Fact: The greatest economic cost of exposure to PI animals comes by way of reproductive losses, with lower pregnancy rates, more abortions and higher calf mortality.

Myth #4 BVD won’t affect my cattle because I vaccinate.

Fact: Vaccination alone does not solve BVD problems. The overwhelming amount of virus secreted by a PI calf can bombard a level of immunity that is protective under less severe exposure.

— Source: Cattle Stats LLC

Why PI test?

Looks can be deceiving. That’s why testing to help identify PI animals is so important.

“You cannot tell a PI-positive calf just by looking at it,” Spragg says. “A lot of PI-positive calves look just as healthy as the next calf. Only through testing can you know that it’s negative.”

Sweiger encourages cattlemen to collect an ear notch from calves early for testing to help combat the spread of BVD PI. He suggests doing that prior to breeding, before putting bulls in.

“By testing the calf crop, you now know that your calf is negative and its dam is negative as well,” Sweiger said.

Spragg agrees that testing young calves is the best way to help stop BVD.

“We don’t run the risk of creating more PIs if we test the calves,” he says. “Then, with confidence we know we can breed that group of cows and know we are not going to be creating more PIs out of that group.”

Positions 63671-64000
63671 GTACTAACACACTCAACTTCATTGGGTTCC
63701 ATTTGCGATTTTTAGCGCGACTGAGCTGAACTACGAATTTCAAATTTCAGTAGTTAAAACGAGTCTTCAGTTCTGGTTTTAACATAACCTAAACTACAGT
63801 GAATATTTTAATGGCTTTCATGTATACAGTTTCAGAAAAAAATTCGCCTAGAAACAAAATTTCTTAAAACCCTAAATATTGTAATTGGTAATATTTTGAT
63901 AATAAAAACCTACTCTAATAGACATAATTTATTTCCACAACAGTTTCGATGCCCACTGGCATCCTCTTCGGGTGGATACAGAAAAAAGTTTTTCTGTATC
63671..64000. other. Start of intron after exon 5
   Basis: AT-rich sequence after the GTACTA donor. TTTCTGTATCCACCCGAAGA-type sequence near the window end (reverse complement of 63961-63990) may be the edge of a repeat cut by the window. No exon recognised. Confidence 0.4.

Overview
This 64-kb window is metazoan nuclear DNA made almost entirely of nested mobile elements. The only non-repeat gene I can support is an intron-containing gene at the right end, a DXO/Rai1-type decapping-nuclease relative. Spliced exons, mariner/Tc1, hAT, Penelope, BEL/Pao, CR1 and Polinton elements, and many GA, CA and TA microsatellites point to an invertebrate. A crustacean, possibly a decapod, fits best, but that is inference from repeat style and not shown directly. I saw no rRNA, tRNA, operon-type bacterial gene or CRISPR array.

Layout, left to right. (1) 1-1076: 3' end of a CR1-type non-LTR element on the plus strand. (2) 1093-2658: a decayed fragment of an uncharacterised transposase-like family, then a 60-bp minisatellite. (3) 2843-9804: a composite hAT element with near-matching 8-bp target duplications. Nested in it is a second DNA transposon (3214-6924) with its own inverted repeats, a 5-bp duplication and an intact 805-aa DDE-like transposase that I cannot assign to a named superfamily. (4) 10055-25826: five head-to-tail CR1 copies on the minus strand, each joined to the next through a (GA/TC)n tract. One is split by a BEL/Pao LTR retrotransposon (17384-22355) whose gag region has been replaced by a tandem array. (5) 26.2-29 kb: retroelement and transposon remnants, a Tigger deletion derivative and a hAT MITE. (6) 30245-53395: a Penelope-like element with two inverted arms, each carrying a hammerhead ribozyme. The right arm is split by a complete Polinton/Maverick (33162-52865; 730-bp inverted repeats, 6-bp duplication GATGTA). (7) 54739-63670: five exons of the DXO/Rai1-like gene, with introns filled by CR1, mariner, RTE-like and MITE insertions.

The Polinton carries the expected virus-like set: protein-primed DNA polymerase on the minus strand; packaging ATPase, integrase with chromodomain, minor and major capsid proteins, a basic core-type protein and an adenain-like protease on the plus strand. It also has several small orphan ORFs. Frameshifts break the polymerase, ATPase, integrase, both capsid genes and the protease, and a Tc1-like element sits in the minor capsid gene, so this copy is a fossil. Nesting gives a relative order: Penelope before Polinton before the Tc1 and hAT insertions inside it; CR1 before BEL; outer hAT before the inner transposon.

Sweiger adds that waiting until weaning time to test for BVD-PI calves really puts you behind the eight ball. “You are too late, because if you do find a PI, now you’ve run the risk of exposing several females in that pasture management group that will possibly be carrying PIs.”

Because no test is available to determine if a cow is carrying a PI calf, waiting until the calf is born is the only alternative.

“The critical time is from birth to breeding,” Sweiger says. “That’s when you need to notch the calf.”

Additionally, testing the calf helps a producer identify two for the price of one. “If the calf is negative, the cow is automatically negative,” Sweiger says.

While vaccinating might help producers protect their herds from some diseases, vaccines are not 100% at stopping the spread of BVD PI.

“Once you have a positive in your herd, you cannot vaccinate your way out of it,” Spragg explains. “Vaccinating the cow for BVD virus will help provide protection, but if that cow encounters enough virus, it will override the vaccine and still cause positives within the herd.”

He adds that an “FP” on vaccine denotes fetal protection. Those vaccines provide protection, but it is not 100% effective.

“The only way to 100% know (an animal is PI-positive) is through testing,” Spragg says.

When to test

With the start of the spring breeding season upon us, Sweiger offers these suggestions before turning out the bulls:

  • Test all calves.
  • Test all nonpregnant females without calves.
  • Isolate pregnant females until they calve and then test their calves.
  • Test all bulls.
  • Test replacement females.

“Meet with your veterinarian to determine if your herd is at risk for exposure and establish BVD goals for your operation,” Sweiger says. “Then, only bring PI-negative animals into your herd.”